Do you know the statistics for maternal and child mortality where you live?
“Maternal mortality” refers to women who die from causes related to pregnancy and childbirth. If you look the statistics up online, chances are you will find they are much lower in your country compared to Sierra Leone, which has one of the highest rates in the world.
This is the reason why Médecins Sans Frontières / Doctors without Borders (MSF) runs a paediatric hospital for children under the age of five in Kenema district, in the east of the country. To add to the 98 beds we currently have for children in need of emergency care, last month we began building a maternity and neonatal unit to help address maternal mortality.
Now, what do you do if you or one of your family members are sick?
For many of us, it is simple, we may wait a few days with the hope of getting better, then we go and seek medical attention. For many people in Sierra Leone, it’s not that simple, especially if they live in a remote village where there is no health facility at all.
In places without health facilities, one or two people are selected by the community to provide volunteer health services for the whole village. They are called community health workers and are trained by the Sierra Leonean Ministry of Health and Sanitation so they can provide rapid tests for malaria, as well as treatment for people who have malaria, pneumonia and diarrhoea.
Hills, broken bridges and rocks
But sometimes people need more care than the community health workers can give. These patients with more severe symptoms have to be referred to medical clinics, which can be 10 km away or even more.
One could argue that 10 km is not a long distance to go and seek medical attention, but if the sick person or their caretaker lacks the means or money for transportation, they will have to travel by foot. If you’re very unwell, and you have to walk, then 10 km is a lot! Add to that the road conditions, with hills, broken bridges and rocks and it’s clear why people can be delayed or put off from seeking healthcare.
Memories of Ebola
In Sierra Leone, people had a tough time with the civil war, then the Ebola outbreak that started in 2014 claimed thousands of lives, including many health care workers. Now when things are finally improving, the COVID-19 pandemic happens!!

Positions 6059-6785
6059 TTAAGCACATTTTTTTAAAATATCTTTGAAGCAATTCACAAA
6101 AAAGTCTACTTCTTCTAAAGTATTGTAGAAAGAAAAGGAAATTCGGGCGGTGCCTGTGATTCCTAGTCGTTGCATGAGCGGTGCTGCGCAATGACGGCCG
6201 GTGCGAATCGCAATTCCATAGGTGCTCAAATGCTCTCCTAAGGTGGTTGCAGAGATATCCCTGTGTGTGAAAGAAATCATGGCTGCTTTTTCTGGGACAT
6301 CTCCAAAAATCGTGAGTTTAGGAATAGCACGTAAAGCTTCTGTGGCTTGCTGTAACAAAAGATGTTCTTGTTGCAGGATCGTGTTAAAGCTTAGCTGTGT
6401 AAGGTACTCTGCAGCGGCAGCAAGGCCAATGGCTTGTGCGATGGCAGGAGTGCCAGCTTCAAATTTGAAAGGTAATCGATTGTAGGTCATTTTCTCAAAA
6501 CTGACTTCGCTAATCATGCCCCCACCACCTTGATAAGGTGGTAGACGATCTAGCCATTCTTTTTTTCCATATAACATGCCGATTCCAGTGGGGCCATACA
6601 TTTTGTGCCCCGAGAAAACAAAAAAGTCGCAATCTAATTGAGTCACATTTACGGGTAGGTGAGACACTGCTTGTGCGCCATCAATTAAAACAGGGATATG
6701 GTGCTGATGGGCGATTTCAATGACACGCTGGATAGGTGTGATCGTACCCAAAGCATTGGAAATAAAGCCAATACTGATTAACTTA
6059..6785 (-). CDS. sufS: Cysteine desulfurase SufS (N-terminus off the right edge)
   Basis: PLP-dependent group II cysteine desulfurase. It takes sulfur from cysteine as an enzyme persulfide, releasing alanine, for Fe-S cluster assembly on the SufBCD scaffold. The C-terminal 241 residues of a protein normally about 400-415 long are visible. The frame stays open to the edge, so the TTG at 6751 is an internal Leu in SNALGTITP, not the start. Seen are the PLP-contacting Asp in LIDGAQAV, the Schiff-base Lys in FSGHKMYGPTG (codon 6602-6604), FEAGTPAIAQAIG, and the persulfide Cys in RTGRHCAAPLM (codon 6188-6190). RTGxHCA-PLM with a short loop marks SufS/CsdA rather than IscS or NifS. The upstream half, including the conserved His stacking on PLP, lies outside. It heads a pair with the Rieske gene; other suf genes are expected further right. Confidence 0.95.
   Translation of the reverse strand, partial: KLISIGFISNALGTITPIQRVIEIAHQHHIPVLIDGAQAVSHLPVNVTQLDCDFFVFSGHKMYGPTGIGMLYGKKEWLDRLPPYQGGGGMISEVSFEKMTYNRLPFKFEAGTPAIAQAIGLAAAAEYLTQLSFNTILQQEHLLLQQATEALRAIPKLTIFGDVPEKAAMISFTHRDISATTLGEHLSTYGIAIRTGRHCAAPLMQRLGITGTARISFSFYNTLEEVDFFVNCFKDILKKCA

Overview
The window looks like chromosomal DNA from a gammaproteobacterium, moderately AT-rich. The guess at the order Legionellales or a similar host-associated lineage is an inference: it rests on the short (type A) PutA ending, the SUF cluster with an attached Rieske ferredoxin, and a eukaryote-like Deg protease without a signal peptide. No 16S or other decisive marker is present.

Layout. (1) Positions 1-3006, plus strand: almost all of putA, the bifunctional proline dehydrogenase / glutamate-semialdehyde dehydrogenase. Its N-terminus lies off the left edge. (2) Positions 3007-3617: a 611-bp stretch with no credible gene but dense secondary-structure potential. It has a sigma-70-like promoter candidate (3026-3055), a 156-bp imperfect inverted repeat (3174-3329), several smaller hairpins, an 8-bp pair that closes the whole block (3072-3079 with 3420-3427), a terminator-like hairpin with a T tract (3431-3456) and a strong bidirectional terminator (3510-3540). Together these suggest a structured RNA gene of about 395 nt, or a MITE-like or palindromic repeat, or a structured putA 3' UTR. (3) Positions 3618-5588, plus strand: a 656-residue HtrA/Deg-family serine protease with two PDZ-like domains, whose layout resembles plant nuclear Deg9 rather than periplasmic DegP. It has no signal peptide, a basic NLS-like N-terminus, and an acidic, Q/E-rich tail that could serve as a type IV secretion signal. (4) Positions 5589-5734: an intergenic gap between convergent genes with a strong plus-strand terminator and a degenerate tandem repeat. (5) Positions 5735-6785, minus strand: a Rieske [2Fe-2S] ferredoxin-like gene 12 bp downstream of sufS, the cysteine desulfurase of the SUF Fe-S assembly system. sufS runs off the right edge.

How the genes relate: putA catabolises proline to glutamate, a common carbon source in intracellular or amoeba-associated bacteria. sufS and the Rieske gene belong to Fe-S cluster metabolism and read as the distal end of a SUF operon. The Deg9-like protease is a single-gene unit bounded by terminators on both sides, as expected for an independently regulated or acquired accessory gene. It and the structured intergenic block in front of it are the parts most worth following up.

As the number of COVID infections in the country is slowly rising in Sierra Leone, the devastating experience of Ebola has led to a mix of fear and anxiety.
Right from the beginning of COVID, we could feel the tense atmosphere in Kenema. The streets are quieter than usual, and hospital had fewer admissions as people feared going to a health facility. Some people would hide their sick children during our mobile clinic, for fear that we would want to take them to a hospital.
Rumours began to spread, with many people fearing that they would not survive the weekend, or that COVID is worse than Ebola and everybody is going to die from it.
As a health promoter, all this is a big challenge for my team! It takes a lot of discussion and meeting with the community for them to understand our purposes of treating the sick children and the fact that hiding them will led more damage to their health, especially if they have malaria.
Road to the mobile clinic
A “mobile clinic” is just what it sounds like: instead of waiting for people to come to us, we get in the car and go to the people!
This gets more difficult when there is a heavy downpour of rain and the road conditions get worse. The car wheels can sink into the mud and sometimes we have to get out and walk. And when we reach a narrow path with cars and motorbikes coming from opposite directions, it becomes a tough game. Sooner or later, someone may end up tumbling over the side of the road into some poor farmer’s field. It takes patience and perseverance to pass through this kind of road.
Sometimes the roads are blocked by fallen trees after strong wind and rain the night before. Some roads are filled with different sizes of rocks to the point that the vehicle becomes very jumpy and the driver asks us to “hold tight”.
Thanks to the powerful engines of the Land Cruisers and highly trained and skilled drivers, we always arrive safely at our destination. But then, I would not forget the countless times I’ve said “Oh my God! Our car is flying!” both in English and Burmese during the whole bumpy ride.
Playful and healthy
One of the challenges as a health promoter is to see many children struggling at an early age. On one of our mobile clinic visits to a remote village, I met a family with a two-month-old baby who was severely malnourished, and finding it hard to breathe.
For this child, things could get worse at any moment. We knew he’d need to be treated in the MSF hospital – his symptoms were severe and he needed more care than we could give in the community. As we travelled back to the MSF hospital in the car, it hurt me seeing the child breathing so heavily; his ribs going up and down.
The sight made me think of my two nieces and nephew of two, three and five years old who are very energetic, playful and healthy. I thought about how much my brother and sister hate to clean up the mess they make, but also suddenly become worried if they stop playing and get sick.
Although I am not a parent, I can understand how devastating and exhausting it must be to watch your usually happy and energetic child getting sick.
Two weeks later, this two-month-old was discharged, and I saw how much his condition had improved. The smile on his mother’s face gave me a hope that he will grow up to be as playful and as healthy as any other child.
I suspect it is the hope and the dream of all parents across the world to see their child growing up healthy and successful. The rough road will never stop us fulfilling the hope of the parents in Kenema, and perhaps we could say our mobile clinic is “Hope on wheels”.